Constants are good for two things. They are good when they can be used to replace a long or difficult-to-remember literal value. Something like use constant PI => 3.14159265358979; would fit in this category of use. The other time to use constants, as unintuitive as it seems, is when they might need to change. That is, when they might need to change between platforms, installations, or even executions but they need to remain constant throughout any single execution. Constants named things like MAXINT, INSTALL_BASE, and DEBUG probably fall in this category. Of course, the two categories aren't mutually exclusive. The LOCK_* constants provided by Fcntl might be an example of some that are good for both reasons.

      This makes the meaning MUCH clearer.

      Again, I disagree. It doesn't make the meaning clearer at all. The uninitiated user will still wonder what that $| variable is. That is the point that needs to be clarified not that a 1 means on and a 0 means off. Of course, you can make it clear with the line use English; which will provide you with the nicely named $OUTPUT_AUTOFLUSH alias.

      Just the same, I'm completely comfortable with idiomatic perl and I don't use the English module. (If someone maintaining my code isn't already familiar with most special variables and doesn't at least know how to look them up in perlvar, then they're probably in over their heads anyway.) I use $| = 1; with abandon in smaller scripts¹.

      Besides, even a nice alias for the admittedly esoteric $| doesn't address the larger problem that no one has yet mentioned. That is, $| is associated with the currently selected filehandle. Keeping track of that can be difficult. In larger scripts, I simultaneously handle that and the clarity issue by writing code like this

      use IO::Handle; STDOUT->autoflush;

      1. And yes, I'm guilty of using $|++ as well despite the fact that I agree it has drawbacks.

      "My two cents aren't worth a dime.";

        In larger scripts, I simultaneously handle that and the clarity issue by writing code like this
        001 use IO::Handle; 002 STDOUT->autoflush;

        I got kinda turned off of IO->Handle when I read this comment in the pod

        use IO::Handle; # thousands of lines just for autoflush :-(

        When I read the authors name, it strengthened the feeling.

        Update: To clarify, the author to which I referred was the author of the comment I quoted above--from the pod of perlipc not IO->Handle--Tom Christiansen, who comments are to be valued.

        I have absolutely nothing against Graham Barr (the author of IO::Handle), nor even much against that module.

        My only reservation was of the practice of using IO->Handle only for the purposes of turning on autoflush.

        If $|=1; $|=0; is deemed to cryptic, you could use something like:

        sub autoflush (*$) { # Set the state of autoflush for # the handle supplied as $_[0] # to the boolean state supplied as $_[1] select( do{ my $old = select( $_[0] ); $| = $_[1]; $old; } ) } ... autoflush( STDOUT, 1 ); # autoflush on ... autoflush( STDOUT, 0 ); # autoflush off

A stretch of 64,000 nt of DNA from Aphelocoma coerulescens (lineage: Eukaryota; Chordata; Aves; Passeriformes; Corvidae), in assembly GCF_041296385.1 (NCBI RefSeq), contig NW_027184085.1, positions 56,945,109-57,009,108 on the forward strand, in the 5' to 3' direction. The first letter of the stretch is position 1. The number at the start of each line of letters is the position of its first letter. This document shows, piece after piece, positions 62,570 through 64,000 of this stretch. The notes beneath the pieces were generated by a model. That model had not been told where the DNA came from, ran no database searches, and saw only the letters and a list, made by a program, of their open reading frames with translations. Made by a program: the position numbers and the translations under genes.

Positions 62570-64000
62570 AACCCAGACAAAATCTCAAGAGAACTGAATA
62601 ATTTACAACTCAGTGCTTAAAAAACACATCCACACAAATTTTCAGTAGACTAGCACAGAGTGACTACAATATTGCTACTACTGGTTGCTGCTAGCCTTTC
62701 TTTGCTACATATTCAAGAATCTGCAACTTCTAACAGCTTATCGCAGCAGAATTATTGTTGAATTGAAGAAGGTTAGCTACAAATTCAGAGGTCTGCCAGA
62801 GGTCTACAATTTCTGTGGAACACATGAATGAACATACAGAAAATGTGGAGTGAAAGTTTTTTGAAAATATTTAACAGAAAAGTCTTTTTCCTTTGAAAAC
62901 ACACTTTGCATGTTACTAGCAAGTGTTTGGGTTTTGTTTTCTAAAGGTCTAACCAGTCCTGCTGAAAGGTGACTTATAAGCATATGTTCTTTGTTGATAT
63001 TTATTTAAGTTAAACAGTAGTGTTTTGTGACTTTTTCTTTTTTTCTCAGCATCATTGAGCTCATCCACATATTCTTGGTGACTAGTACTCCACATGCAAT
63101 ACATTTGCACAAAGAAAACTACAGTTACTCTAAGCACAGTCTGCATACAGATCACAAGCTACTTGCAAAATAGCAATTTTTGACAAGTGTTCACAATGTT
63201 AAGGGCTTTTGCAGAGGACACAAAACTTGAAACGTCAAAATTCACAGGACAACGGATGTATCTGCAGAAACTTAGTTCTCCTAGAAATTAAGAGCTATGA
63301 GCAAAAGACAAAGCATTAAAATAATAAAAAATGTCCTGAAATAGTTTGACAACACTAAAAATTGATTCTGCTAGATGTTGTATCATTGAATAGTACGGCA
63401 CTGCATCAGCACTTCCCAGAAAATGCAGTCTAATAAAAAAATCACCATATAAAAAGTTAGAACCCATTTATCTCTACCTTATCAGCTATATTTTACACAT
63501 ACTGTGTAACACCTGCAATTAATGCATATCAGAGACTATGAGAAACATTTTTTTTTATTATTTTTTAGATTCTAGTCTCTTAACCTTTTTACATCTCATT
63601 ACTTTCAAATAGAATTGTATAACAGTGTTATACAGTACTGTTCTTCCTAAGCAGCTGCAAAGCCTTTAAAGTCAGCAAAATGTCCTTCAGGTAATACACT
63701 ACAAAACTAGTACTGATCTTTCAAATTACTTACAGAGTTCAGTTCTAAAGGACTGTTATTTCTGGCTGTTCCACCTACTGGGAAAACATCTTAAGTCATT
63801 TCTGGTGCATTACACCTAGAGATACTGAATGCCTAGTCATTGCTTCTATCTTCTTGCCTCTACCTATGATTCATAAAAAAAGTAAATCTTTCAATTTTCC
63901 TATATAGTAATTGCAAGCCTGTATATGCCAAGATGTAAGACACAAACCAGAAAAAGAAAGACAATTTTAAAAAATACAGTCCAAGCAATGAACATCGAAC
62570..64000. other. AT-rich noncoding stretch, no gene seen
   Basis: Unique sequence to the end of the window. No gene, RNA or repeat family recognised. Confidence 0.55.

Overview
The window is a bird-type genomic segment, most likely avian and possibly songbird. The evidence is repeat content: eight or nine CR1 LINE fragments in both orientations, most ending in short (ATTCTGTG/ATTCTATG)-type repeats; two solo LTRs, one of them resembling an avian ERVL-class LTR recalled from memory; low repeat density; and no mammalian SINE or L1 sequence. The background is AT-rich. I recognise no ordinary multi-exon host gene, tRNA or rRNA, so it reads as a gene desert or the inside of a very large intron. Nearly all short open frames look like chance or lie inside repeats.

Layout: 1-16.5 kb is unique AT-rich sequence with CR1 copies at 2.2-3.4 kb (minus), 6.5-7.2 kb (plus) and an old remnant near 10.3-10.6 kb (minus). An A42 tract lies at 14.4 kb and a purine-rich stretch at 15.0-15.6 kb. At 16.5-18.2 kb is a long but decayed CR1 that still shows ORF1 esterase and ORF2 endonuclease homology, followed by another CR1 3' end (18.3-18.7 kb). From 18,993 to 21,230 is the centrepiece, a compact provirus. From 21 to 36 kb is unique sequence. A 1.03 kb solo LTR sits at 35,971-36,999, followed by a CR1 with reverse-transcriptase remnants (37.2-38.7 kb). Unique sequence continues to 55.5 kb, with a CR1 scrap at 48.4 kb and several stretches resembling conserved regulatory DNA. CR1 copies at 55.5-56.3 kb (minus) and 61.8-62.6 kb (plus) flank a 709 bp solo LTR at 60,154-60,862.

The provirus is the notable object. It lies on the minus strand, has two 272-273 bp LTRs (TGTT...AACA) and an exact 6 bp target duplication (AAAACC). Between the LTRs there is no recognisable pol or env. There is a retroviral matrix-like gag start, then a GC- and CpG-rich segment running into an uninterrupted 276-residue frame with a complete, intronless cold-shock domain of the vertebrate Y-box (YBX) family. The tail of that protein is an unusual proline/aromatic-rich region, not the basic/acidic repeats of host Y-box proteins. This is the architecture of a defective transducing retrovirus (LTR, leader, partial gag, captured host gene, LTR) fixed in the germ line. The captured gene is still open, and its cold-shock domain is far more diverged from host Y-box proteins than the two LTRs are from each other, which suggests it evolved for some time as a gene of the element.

Examine what is said, not who speaks.
        "Efficiency is intelligent laziness." -David Dunham
        "When I'm working on a problem, I never think about beauty. I think only how to solve the problem. But when I have finished, if the solution is not beautiful, I know it is wrong." -Richard Buckminster Fuller
        If I understand your problem, I can solve it! Of course, the same can be said for you.

        First, we don't need Yet-Another-Pair-Of-Constants-For-Zero-And-One.

        I've come across cases where it helps readability. Specifically, when there are many cases where some arguments to the same function are actually interpreted as numbers and some others are booleans, then it can be much more maintainable to see something like $button->set_border(TRUE, 0, 2.5);, which clarifies that the 0 was meant as an actual numerical value of zero.

        I've never had a case where I wanted any more named constants than for TRUE and FALSE, though.

        Makeshifts last the longest.

      Well if you're going that far, you might as well use English; and use $OUTPUT_AUTOFLUSH too.
      How about using a comment instead?

      $|=1; # autoflush

Re: Perl Idioms Explained - $|++
by NetWallah (Canon) on Aug 01, 2003 at 23:17 UTC
    Re: sauoq's comment:First, we don't need Yet-Another-Pair-Of-Constants-For-Zero-And-One.

    I agree that it is ugly to have to declare those constants - If I had my way, they would be easily import-able, probably with use English;; but I do think it makes the code more readable/maintainable.

    The objective is to allow moderately knowledgible perl-ites to be able to read the code, and be fairly confident that they understand it, without having to refer to a manual.

    In this case, even using the name "$OUTPUT_AUTOFLUSH=1" does not clue the reader that his output is now UNBUFFERED. Hence, even with use English; (which is a good idea), I would still use the constants.

      If they don't know that "AUTOFLUSH" flushes the output automatically, they probably don't know what the heck "UNBUFFERED" means.

      (And the converse -- if they have any clue what flushing is at all, they probably know what "AUTOFLUSH" means.)

        Can you tell me if I need to specify the $|++ (or equivalent) in "ALL" perl scripts within a process; or only the main driver. I have about 50 perl scripts several layers deep (i.e. "A" invokes "B" which invokes "C" and "D" and "E" etc.....) By the way I have tried it in a few scripts with no luck yet ... the output to my screen still only displays every 50 lines or so. Are they any gotcha's? Thanks Wayne
Re: Perl Idioms Explained - $|++
by PSP (Initiate) on Aug 03, 2017 at 06:45 UTC

    Thanks for sharing perl knowledge broquaint and helping community. Could you please explain "select undef, undef, undef, 0.25" in details.

      See select, the select RBITS,WBITS,EBITS,TIMEOUT section, which shows the very line as an example. It's cleaner to use
      use Time::Hires qw{ sleep }; sleep 0.25;
      ($q=q:Sq=~/;[c](.)(.)/;chr(-||-|5+lengthSq)`"S|oS2"`map{chr |+ord }map{substrSq`S_+|`|}3E|-|`7**2-3:)=~y+S|`+$1,++print+eval$q,q,a,